The conjoined Waldorf–Astoria dwarfing the A. T. Stewart Mansion in 1899. Photo: Library of Congress, Washington, D.C.)
The Waldorf-Astoria in full view.
The main entrance to the Waldorf.
The main entrance to the Astoria.

In February of 1896, Mrs. Astor became officially a resident on upper Fifth Avenue across from the Park. The house which was a double mansion and a main ballroom with a capacity of 1200 — four times the capacity of her ballroom on 34th Street. (The mansion today has long been replaced by Temple Emanu-El). New York was changing, growing with the times.

The city was growing. Those who could afford it wanted more space, fresh air, gardens. The Park was the inspiration. They were looking into the future. The year Central Park opened (1859), the land across the road (Fifth Ave) from it was still wild, mainly undeveloped, inhabited here and there by shanties on rocky and hilly land of swamps and cesspools. It was the equivalent of a bad neighborhood today. There was poverty, violence and farm animals, pigs and dogs running around freely.


Mrs. Astor’s double mansion on 65th Street and Fifth Avenue.
The famed ballroom.

Part II.

This was New York and this was Fifth Avenue — an indication on a map, a kind of no man’s land.  Up until the last twenty years of the 19th century much of Manhattan, the island was half-uninhabited except by those who were detritus to the civilized, wealthy or working families. After the Civil War, however, within the next 20 years the building of family mansions as well as a rare apartment house created a new neighborhood.

By 1910, as Central Park had developed into a community destination for everyone, Fifth Avenue had become the residential avenue where the best of what once had been farmland was now occupied first by the rich, and then the working population as well as the immigrants who’d come to America for a better life.


Fifth Avenue looking south from 66th Street, 1900.

Caroline Astor died in her mansion 1908. She was 78. At the end of the life her mind began to leave her. She’d lived alone except for staff during those years, and the presence of her grandson Vincent when he was home from schools. Her son Jack’s marriage to Ava Willing was very unhappy, and the two couple were often estranged or at least separate frequently, and the big house was mainly empty save for the staff.

William Vincent’s apathetic mother Ava Willing, circa 1911.

Ava is remembered as loathing her husband as well as negligent if not entirely rejecting of her only son William Vincent. A story about her and her son has been passed down through generations as first recounted by the boy:

As a child, one day he was in his mother’s dressing room as she was getting ready to go out. His presence annoyed her so much that she locked him in a dress closet while she finished preparing. Having finished, she forgot about the boy in the closet. Either that, or she purposely left him locked away — the latter is as realistic as the former as it was known that she didn’t like her child.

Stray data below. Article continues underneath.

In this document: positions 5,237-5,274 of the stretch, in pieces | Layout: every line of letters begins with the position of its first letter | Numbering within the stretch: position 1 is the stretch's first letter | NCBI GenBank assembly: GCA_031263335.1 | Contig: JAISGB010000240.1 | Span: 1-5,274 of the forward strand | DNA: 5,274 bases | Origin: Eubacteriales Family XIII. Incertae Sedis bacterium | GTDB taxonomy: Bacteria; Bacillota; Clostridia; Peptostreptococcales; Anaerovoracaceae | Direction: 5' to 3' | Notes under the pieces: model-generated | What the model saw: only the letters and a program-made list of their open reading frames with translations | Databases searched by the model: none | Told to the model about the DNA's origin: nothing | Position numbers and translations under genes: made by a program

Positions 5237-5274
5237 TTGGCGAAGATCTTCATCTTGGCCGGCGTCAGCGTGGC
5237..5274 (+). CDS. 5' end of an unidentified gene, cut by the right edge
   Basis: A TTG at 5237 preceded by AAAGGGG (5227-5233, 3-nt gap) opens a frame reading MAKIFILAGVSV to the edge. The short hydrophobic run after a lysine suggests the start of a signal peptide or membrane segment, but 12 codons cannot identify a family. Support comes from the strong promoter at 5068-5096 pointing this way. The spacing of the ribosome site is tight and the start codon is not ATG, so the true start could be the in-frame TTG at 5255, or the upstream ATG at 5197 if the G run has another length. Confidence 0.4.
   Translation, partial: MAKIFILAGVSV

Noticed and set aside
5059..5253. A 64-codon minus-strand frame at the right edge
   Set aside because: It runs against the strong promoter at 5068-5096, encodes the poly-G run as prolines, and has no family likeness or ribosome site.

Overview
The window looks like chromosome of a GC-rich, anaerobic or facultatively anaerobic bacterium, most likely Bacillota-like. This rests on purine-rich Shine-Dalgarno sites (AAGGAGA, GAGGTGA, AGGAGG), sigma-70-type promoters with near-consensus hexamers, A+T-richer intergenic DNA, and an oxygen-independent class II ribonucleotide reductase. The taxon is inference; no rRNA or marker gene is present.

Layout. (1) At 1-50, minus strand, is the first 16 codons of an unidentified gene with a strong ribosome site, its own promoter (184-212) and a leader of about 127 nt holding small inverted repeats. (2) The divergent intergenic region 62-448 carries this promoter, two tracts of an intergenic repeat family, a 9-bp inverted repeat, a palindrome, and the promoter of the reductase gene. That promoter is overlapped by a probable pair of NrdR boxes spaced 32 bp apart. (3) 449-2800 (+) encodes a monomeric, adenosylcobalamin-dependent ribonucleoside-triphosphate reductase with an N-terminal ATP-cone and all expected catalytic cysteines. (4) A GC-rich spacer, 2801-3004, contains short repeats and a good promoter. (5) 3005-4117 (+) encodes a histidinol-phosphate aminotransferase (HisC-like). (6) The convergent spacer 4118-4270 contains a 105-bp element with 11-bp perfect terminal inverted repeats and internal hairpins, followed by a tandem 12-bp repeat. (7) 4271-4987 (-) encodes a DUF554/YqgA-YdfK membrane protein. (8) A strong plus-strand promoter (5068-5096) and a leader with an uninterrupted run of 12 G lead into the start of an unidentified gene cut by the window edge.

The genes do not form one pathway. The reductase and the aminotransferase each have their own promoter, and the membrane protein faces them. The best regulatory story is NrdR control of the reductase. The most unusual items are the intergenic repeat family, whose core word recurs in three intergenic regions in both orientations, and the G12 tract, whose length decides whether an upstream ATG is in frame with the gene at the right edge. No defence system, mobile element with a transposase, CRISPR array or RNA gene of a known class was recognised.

Realizing that she had left him locked up, the child banged on the door and yelled and eventually screamed and cried for someone to free him. In the great mansion with all its servants, no one heard him and he was stranded, a prisoner until a staff member finally heard his pleas for freedom.

Vincent Astor as a young man.

The incident, along with other incidents of parental neglect or lack of affection, left a deep mark of rejection that from the looks of it, ruined his life. In fact, in his adulthood, all three of his wives soon tired of his needs as well as his dominance. Had he not died before, it is possible that his third and last wife, Brooke Astor, would have left him also. When he was married to his second wife, Minnie Cushing, the eldest sister of Babe Paley, eventually she told him she wanted a divorce. He insisted she first find him a new wife. He did not want to be alone.

At the time, he asked a couple of women he knew, to marry him, explaining that his wife was leaving him. The first request was turned down with the explanation that the woman was already engaged to marry. The second request was made to Janet Stewart, the wife and widow of his late friend William Rhinelander Stewart and famously known in her youthful maturing as the most beautiful woman in New York. “Marry you?!” Stewart replied, “I don’t even like you; why would I marry you?”

Vincent was said to have replied that he wasn’t in good health and he was getting older and that he wasn’t going to live very much longer, and then she’d have all that inheritance.

“But what if you didn’t die?” she was said to reply. “I already have enough money.”

The irony of the story was that Vincent Astor was very unpopular, especially with women. He was like the boy who never grew out of the deep sense of rejection that exaggerated his need for companionship. He died at 67, in 1958, the sixth year of his marriage to Brooke. Unlike those who came before him to the family fortune, Vincent instead gave his money away to many charitable situations, not the least of which were regarded for children with needs.

Vincent had been his father’s main heir when Jack Astor died on the Titanic. Divorced from his first wife Ava, in 1911 he married again — a young woman Vincent’s age, almost thirty years younger than her husband. Vincent hated her. She was pregnant with child when the Titanic occurred, and the son, John J. the Fifth was born. As a matter of thoroughness, Jack Astor’s will provided for the unborn child, a trust of $3 million. Vincent didn’t like him either and treated him thusly, frequently claiming in front of others that he was not the child of Vincent’s father.

Vincent sold that house on 65th and Fifth and built a house for himself and his first wife Helen Huntington on East 80th Street between Park and Lexington Avenues. After their divorce (and he was about to marry Minnie, he had moved from that house to 10,000 square foot penthouse atop of an apartment building that he built on 120 East End Avenue, overlooking the East River and the bridges from the north to the south, on land that had been in the family since his great-great-great grandfather, the first John Jacob Astor who started the family fortune.